In all the years in this trade, I’ve never witnessed an election like this week’s Frederick mayoral races – notice the plural ending. The Republican contest figured to be a shoo-in.
When former city engineer Jeff Holtzinger challenged three-term incumbent Joe Baldi, I thought – and said so here – that the political newcomer stood little chance, primarily because his name was little known. I was wrong.
With all eyes on the Democratic donnybrook between incumbent Mayor Jennifer Dougherty and former Mayor Ron Young, over 80 percent of Frederick’s registered Republicans decided to stay away from the polls. Those who showed up were obviously from the city’s Republican core where Mr. Holtzinger received enough recognition to squeeze by.
In his favor Joe Baldi enjoyed a reputation as a nice guy, noted for his flexibility on matters that mattered most to local residents. That flexibility translated in some GOP minds as vacillation, the same attribute that probably cost Democrat John Kerry last year’s presidential bid.
Mr. Baldi suffered, moreover, from this last term on the Board of Aldermen. While generally seen as a peace-maker, his votes with his other male Republican males made him vulnerable on charges of creating a chaos that resulted in a constantly bickering and bitter City Hall.
For now, incumbents Marcia Hall and Donna Ramsburg have shots at four more years on the board, supported by their fellow Democrats of most local persuasions.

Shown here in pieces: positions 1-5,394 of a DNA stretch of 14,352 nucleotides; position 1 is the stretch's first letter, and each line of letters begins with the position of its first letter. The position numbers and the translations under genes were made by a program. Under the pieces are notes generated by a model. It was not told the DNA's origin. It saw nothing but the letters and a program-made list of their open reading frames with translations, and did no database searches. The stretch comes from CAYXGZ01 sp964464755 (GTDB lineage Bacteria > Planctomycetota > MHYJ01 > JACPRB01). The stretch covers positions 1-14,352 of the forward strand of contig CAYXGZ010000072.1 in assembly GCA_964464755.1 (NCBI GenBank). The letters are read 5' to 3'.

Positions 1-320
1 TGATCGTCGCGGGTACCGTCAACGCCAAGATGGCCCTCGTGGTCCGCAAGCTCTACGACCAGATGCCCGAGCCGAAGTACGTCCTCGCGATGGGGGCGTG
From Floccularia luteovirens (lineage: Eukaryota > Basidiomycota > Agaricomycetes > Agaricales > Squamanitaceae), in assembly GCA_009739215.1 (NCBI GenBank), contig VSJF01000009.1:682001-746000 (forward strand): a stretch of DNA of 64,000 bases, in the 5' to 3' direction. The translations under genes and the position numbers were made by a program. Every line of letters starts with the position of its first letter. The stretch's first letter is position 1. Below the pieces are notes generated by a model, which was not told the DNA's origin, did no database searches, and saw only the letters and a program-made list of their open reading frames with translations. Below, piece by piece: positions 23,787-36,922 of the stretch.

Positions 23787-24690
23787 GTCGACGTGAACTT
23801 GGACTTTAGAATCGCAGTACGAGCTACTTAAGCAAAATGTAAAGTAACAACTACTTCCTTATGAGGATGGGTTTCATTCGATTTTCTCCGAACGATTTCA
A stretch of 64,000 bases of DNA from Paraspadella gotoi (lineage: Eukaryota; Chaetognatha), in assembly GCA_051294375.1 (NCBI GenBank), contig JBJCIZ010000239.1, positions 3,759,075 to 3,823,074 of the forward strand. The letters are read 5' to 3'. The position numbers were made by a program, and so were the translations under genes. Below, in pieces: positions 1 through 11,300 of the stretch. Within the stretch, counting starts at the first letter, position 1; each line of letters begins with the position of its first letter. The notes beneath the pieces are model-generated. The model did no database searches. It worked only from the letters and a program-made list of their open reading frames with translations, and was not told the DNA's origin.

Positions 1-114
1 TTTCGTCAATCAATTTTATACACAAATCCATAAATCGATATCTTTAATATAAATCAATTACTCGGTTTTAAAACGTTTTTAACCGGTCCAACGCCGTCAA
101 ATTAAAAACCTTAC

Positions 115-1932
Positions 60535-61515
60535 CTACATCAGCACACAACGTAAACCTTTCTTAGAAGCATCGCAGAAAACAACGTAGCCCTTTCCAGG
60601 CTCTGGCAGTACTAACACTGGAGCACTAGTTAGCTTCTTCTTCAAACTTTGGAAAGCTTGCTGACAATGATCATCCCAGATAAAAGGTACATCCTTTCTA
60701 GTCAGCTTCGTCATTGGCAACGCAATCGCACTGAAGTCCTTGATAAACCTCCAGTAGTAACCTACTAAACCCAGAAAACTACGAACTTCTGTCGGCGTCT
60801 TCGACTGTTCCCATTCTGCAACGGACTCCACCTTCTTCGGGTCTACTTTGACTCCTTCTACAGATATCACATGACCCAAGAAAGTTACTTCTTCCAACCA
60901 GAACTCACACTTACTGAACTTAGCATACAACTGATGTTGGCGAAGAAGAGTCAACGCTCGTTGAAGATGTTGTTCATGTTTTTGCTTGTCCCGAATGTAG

Mr. Holtzinger gained a certain fame within the GOP for walking out on the Dougherty administration early; but not before he warned well in advance about the looming water crisis, which seriously affected every aspect of the mayor’s past three years.
The possessor of degrees in both law and engineering, most of all, brings to the campaign no excess “baggage.” His status as an unknown enhances his chances, if indeed Mr. Young and others are right, that the primaries were dominated by voters’ desire for a change.
While a political neophyte, Mr. Holtzinger ranks as a veteran of municipal government’s machinations. Appointed by Mayor Jim Grimes, he spent years learning how the city machine works.
But on the record, he has yet to display vision, the ability to see beyond the mundane details and the quality most needed to bring Frederick out of the muck and mire generated these past four years.
When speaking of Ron Young, vision’s the first word out of his supporters’ mouths; they can, with great justice, point out that modern Frederick developed during his four-term administration. While not all the good ideas were his, he had the wisdom to grasp and implement what was good for his hometown.
Mr. Young’s defeat had everything to do with “staying too long at his own party,” as I generalized his 1989 electoral problems in this space earlier. At the top of his form, he shapes up as the best public figure that ever happened to the community.
Perhaps 16 years out of office and changes in his seasoned outlook and personal support have created a candidate new in every way that counts in the current atmosphere. Time will tell.
On all sides in Tuesday’s primaries, voters demonstrated they are fed up with squabbling politicians. Ms. Dougherty’s post-election comments to Frederick News-Post and The Washington Post reporters reflect the attitude that really brought about her downfall.